This study acts as a follow-up to a previous investigation into the development and activation of achievement goals within young tennis players (Harwood & Swain, 2001). The project investigated the effects of a season-long player, parent, and coach intervention program on goal involvement responses, self-regulation, competition cognitions, and goal orientations of three junior tennis players. First, each player reported goal involvement, self-regulation, self-efficacy, and perceptions of threat and challenge prior to three ego-involving match situations. Aligned with a matched control participant, each treatment player, with their parents and coach, engaged in educational sessions and cognitive-motivational tasks over a three-month competition and training period. Postintervention, positive directional changes were reported in all players except the control participant. This study reinforces to applied researchers and practitioners the importance and practicability of social-cognitive and task-based interventions designed to facilitate optimal, motivational, and psychological states in high pressure competitive situations.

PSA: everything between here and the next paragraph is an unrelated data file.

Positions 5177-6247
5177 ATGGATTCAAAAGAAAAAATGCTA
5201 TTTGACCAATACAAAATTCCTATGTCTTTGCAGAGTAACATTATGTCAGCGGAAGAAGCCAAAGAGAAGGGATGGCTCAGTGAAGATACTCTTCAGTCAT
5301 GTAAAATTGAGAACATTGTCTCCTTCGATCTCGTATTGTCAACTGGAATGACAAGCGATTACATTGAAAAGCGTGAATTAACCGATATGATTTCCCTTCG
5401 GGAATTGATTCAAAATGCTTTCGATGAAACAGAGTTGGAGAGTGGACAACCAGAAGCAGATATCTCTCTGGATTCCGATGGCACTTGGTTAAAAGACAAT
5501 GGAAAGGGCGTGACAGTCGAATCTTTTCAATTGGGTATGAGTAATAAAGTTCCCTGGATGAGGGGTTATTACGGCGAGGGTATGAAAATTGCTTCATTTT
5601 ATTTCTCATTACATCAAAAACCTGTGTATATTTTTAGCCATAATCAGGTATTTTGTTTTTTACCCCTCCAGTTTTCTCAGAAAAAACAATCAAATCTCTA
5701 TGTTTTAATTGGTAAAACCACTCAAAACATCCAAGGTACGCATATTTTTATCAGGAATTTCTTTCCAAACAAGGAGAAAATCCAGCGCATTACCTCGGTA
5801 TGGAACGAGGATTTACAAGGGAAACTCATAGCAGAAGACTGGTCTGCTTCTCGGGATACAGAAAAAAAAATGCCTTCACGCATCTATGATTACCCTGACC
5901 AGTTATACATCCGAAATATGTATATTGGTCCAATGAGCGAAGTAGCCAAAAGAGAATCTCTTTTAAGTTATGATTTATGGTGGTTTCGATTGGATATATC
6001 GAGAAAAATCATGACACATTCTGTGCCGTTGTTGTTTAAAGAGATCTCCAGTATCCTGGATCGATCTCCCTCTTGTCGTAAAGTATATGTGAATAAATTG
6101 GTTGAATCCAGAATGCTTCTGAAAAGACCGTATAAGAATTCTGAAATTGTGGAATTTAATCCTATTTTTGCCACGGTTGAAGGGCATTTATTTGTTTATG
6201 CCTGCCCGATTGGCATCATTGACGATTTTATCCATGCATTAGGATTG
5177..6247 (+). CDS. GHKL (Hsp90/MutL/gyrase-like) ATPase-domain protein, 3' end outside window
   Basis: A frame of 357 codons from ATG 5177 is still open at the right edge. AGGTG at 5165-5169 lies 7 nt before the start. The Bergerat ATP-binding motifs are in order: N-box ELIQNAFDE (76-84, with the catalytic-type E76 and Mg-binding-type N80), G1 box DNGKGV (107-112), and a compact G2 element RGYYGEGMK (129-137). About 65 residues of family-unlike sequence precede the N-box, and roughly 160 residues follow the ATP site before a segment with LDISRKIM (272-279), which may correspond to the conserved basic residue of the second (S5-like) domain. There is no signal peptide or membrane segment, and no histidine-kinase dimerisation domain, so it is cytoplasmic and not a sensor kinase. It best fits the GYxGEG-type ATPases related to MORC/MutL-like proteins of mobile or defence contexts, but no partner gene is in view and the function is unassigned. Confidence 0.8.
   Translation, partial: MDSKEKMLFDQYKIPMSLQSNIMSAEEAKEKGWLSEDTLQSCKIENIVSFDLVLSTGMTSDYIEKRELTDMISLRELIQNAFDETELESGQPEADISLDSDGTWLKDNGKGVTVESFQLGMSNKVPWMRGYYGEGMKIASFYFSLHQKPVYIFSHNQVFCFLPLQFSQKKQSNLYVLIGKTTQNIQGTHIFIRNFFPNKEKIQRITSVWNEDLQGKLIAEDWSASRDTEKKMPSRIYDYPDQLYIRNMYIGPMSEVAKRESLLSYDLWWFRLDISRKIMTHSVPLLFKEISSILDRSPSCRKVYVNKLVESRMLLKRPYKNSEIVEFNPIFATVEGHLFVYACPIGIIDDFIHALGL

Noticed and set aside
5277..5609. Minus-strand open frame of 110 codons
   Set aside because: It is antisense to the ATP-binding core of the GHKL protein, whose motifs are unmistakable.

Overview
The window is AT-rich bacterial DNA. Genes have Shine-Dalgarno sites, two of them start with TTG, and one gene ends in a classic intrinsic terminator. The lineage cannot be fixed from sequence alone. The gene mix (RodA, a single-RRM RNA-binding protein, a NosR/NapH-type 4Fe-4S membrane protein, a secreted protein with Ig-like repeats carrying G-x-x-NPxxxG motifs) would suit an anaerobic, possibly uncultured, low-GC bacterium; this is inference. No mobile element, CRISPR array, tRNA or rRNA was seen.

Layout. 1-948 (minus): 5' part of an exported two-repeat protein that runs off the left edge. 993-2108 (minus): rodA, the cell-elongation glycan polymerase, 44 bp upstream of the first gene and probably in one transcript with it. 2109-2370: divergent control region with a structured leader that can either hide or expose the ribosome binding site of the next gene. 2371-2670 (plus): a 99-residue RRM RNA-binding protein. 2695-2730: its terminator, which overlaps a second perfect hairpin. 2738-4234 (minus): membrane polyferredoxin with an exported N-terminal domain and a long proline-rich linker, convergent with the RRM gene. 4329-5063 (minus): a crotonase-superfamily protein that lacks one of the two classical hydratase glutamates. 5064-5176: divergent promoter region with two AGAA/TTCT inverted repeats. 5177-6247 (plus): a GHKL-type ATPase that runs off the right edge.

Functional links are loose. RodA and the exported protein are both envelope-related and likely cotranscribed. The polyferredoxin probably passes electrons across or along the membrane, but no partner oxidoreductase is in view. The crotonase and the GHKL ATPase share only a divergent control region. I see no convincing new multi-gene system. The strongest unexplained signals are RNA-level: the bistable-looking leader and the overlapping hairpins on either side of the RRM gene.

Chris Harwood is with the Department of Physical Education, Sports Science, and Recreation Management, Loughborough University, Loughborough, Leicestershire, UK LE113TU; E-mail: C.G.Harwood@lboro.ac.uk. Austin Swain is with the Applied Psychology Research Unit, Lane 4 Managemet Group, Maidenhead, UK.
The authors would like to acknowledge the support of the editor and the exceptional quality of the reviews of both of the papers in this series.